At Filoli, Worn was charged with choosing bedding plants, coordinating seasonal color, and designing other garden features.

When the Roths purchased Filoli in 1937, Lurline Roth asked Bella Worn to stay on. Under Roth’s patronage, Worn diversified the garden with hundreds of camellias, rhododendrons, roses, magnolias and rare plants. Roth’s passion for the place and Worn’s ingenious designs gave the garden depth and texture. Roth adhered to Worn’s plans after her death in1950.

In 1977, speaking of their partnership, Lurline Roth said:
“Originally, Miss Worn did all the planting for the garden, under the direction of Bruce Porter, and continued until she became too busy with other work, and then she resigned. Later, Bella was able to come back and take-over again, continuing until she died. Under her guidance, I learned so much, as she made me feel that the garden was mine, which might be difficult for one in a supervisory position. We put in the swimming pool area and moved the yew allée back of the swimming pool from up near the orchard. We also did all the planting behind the pool.”

As the garden gained worldwide renown, Lurline Roth was awarded several honors, including the Distinguished Service Medal for the Garden Club of America, for her achievements as a collector and propagator of plants. The formal garden at Filoli is named the Lurline B. Roth garden in her honor.

In 1950, Isabella Worn’s death was morned by many of San Francisco’s most distinguished families, with whom she had worked. From Filoli, Mrs Roth wrote:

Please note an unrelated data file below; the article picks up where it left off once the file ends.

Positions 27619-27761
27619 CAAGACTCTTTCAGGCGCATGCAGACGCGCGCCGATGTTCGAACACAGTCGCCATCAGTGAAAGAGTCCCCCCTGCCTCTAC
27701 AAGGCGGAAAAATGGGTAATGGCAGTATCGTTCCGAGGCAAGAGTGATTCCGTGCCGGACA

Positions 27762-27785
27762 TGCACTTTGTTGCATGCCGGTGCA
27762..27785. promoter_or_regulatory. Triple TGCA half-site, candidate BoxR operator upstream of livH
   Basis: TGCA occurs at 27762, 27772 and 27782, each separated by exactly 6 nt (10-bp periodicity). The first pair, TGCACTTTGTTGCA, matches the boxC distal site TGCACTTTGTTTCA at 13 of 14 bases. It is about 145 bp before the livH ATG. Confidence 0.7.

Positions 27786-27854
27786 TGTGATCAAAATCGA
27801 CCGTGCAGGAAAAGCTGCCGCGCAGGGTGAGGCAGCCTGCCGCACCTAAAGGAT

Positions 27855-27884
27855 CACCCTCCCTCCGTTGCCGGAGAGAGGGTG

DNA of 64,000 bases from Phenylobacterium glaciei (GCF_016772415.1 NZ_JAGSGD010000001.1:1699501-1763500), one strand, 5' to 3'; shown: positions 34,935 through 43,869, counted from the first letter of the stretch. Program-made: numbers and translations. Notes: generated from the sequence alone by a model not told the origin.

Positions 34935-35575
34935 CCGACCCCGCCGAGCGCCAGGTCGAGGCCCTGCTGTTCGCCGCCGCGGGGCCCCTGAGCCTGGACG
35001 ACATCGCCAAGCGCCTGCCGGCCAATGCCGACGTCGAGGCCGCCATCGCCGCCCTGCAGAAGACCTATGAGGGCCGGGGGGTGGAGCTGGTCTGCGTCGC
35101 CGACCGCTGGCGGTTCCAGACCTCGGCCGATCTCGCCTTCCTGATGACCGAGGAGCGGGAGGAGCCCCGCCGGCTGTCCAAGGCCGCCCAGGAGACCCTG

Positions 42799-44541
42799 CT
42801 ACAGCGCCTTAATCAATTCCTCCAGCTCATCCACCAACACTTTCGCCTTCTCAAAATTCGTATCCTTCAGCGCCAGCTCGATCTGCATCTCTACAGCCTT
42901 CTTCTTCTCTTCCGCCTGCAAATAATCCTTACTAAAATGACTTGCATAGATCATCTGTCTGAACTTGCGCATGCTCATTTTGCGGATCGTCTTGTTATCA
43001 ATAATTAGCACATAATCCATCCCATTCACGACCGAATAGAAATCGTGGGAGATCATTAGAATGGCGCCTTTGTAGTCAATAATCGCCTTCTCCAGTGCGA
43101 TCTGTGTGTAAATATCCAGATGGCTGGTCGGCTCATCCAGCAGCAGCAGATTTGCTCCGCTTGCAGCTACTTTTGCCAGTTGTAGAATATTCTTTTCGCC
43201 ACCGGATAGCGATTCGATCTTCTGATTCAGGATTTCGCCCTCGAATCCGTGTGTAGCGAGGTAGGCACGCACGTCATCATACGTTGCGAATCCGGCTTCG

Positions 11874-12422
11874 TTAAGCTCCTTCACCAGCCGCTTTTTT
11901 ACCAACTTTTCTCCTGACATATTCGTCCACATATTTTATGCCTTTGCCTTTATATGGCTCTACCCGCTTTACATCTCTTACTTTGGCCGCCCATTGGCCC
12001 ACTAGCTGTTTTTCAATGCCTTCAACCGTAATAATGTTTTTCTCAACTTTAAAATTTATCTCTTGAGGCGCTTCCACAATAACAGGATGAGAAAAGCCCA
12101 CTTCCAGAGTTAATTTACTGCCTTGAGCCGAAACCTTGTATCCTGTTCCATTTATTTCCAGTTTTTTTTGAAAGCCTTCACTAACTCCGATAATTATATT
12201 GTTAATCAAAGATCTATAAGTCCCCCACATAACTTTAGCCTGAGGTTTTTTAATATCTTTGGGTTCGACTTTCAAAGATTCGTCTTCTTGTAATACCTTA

“I will always think of her in this garden. Perhaps it would make her happy to know how many loving friends she had. Everyone misses her. She spent her life doing sweet things for others; that was her way.

Isabella Worn brought enthusiasm, passion, and an artistic sense of color and design to her work in gardens and floral arrangements, bringing pleasure and delight to her clients who, invariably, became her loving friends.”

Today the 654-acre estate is a California State Historic Landmark, and is listed on the National Register of Historic Places as an outstanding example of early twentieth-century architecture and garden design. The garden is maintained by fourteen full-time horticulturists, numerous student interns and more than one hundred garden volunteers.

Filoli is located at 86 Canada Rd Woodside, CA. It’s opened to the public, Tuesday – Saturday from 10:00 am–3:30 pm, and 11:00 am–3:30 pm on Sunday. There is an admission fee. Filoli is closed on Mondays and most public holidays.


About Author

Therese Ambrosi Smith became fascinated by a remarkable collection of WWII oral histories at the Rosie the Riveter/WWII Home Front National Historic Park, and her debut novel, Wax, was born. Her short fiction has incorporated personal tales of work and travel: climbing mountains, surveying logging roads, designing parks and playgrounds, tending bar and selling fish. She completed the UCLA Writers' Program in June 2009, and is currently embarking on a "tin can camper book tour."